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May is Asian American - Pacific Islander Heritage Month!

Using Our Voices

Asian American Pacific Islander Heritage Month - USDA 2021

May is Asian American - Pacific Islander (AAPI) Heritage Month – a celebration of Asians and Pacific Islanders in the United States. AAPI Heritage commemoration was first proposed in 1977 to observe the immigration of the first Japanese to the United States (May 7, 1843), and the completion of the transcontinental railroad, constructed mainly by Chinese immigrant workers (May 10, 1869). In 1978, President Carter made it an annual week-long event and President George H.W. Bush extended the proclamation to include the entire month of May. 

Asian American Pacific Islander Heritage MonthAn Asian American is a person having origins in any of the original peoples of East Asia, Southeast Asia, or South Asia, the Indian subcontinent (Cambodia, China, India, Japan, Korea, Laos, Malaysia, Myanmar, Pakistan, the Philippine Islands, Thailand, and Vietnam).  A Native Hawaiian/Pacific Islander is a person having origins in any of the original peoples of Oceania. Oceania is comprised of three major island groups: Polynesia (New Zealand, Easter Island, Hawaiian Islands, Rotuma, Midway Islands, Samoa, American Samoa, Tonga, Tuvalu, Cook Islands and French Polynesia), Micronesia (Guam, Palau, Marianas, Wake Island, Marshall Islands, Kiribati, Nauru and the Federated States of Micronesia) and Melanesia (Fiji, New Caledonia, Vanuatu, Solomon Islands, West Papua, and New Guinea).  The term "Native Hawaiian" does not include individuals who are native to the State of Hawaii by virtue of being born there. 

For 2021, APANA - The Asian Pacific American Network in Agriculture - has selected the theme: "Using Our Voices: In the face of increasing anti-Asian bias, it is critical that we acknowledge and combat its roots in our society and in our workplaces. This month we look to highlight resilience of our community, our enduring public service for American agriculture, and the actions we can take to move forward at USDA."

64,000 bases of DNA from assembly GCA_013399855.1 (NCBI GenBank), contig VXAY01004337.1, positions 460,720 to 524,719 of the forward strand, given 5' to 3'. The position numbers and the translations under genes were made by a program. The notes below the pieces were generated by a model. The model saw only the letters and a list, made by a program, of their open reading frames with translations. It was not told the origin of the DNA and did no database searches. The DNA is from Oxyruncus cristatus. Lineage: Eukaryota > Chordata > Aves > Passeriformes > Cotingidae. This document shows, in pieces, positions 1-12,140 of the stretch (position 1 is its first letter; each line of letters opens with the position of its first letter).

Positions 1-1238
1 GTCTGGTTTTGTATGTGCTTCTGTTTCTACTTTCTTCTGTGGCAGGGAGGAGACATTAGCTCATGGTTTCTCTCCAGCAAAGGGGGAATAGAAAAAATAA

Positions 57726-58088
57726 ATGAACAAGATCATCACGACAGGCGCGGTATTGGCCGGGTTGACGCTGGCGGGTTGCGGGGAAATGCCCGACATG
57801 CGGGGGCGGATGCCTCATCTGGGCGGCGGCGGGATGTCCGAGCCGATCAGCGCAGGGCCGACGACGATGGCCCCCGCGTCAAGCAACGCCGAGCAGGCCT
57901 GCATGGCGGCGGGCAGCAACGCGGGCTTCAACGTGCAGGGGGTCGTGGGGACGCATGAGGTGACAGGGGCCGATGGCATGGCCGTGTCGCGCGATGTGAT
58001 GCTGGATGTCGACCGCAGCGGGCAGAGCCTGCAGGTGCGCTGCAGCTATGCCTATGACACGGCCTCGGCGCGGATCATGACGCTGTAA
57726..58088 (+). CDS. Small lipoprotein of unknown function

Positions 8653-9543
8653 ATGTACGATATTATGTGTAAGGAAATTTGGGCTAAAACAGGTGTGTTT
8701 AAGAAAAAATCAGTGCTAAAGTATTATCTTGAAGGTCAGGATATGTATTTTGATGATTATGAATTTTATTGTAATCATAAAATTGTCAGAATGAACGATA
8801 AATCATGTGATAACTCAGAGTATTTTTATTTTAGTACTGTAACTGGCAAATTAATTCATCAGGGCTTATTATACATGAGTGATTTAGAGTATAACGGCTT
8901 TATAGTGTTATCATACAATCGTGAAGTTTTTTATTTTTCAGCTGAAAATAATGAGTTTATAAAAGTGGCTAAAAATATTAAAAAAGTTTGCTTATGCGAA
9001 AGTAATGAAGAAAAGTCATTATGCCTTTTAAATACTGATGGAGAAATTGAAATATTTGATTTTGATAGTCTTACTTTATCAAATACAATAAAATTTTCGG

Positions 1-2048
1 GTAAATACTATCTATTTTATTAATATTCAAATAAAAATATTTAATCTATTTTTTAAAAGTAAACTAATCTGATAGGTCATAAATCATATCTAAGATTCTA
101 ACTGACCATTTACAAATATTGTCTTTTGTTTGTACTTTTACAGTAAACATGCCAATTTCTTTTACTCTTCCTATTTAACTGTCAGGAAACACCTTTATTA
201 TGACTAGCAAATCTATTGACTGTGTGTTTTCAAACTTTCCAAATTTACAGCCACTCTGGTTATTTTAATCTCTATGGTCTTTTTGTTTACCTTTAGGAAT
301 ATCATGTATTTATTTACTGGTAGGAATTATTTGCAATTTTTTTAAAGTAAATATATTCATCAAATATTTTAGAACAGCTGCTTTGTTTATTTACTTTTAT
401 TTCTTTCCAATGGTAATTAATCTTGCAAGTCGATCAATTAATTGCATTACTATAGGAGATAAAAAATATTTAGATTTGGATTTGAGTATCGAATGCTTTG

The Federal Asian Pacific American Council (FAPAC) has selected their theme for the observance of Asian American Pacific Islander Heritage Month in May 2021 as Advancing Leaders Through Purpose-Driven Service. This year's theme is the start of the new theme series for 2021-2024 highlighting FAPAC’s efforts in “Advancing Leaders”. 

“Too many Asian Americans have been walking up and down the streets and worrying, waking up each morning the past year feeling their safety and the safety of their loved ones are at stake. They’ve been attacked, blamed, scapegoated, and harassed. They’ve been verbally assaulted, physically assaulted, killed… The conversation we had today with the AAPI leaders, and that we’re hearing all across the country, is that hate and violence often hide in plain sight. And it’s often met with silence. That’s been true throughout our history, but that has to change — because our silence is complicity. We cannot be complicit. We have to speak out. We have to act.” – President Joe Biden, March 19, 2021

Chinatown, San Francisco, California. Carol M. Highsmith's America Project, Jon B. Lovelace Collect.

Census Quick Facts

  • 22.9 million - the Asian-American population of the United States in 2019.
  • 5.2 million - The estimated number of the Asian population of Chinese, except Taiwanese, descent in the United States in 2019. The Chinese (except Taiwanese) population was the largest Asian group, followed by Asian Indian (4.6 million), Filipino (4.2 million), Vietnamese (2.2 million), Korean (1.9 million) and Japanese (1.5 million) in 2019.
  • 1.6 million - The estimated number of Native Hawaiian and Other Pacific Islander population of the United States in 2019.
  • 2.5% - The percentage of Asian alone-or-in-combination military veterans in 2019.

More Information


Julie Wright, AA/PI Special Emphasis Manager, at 340-692-9632 x107 or 340-626-0444

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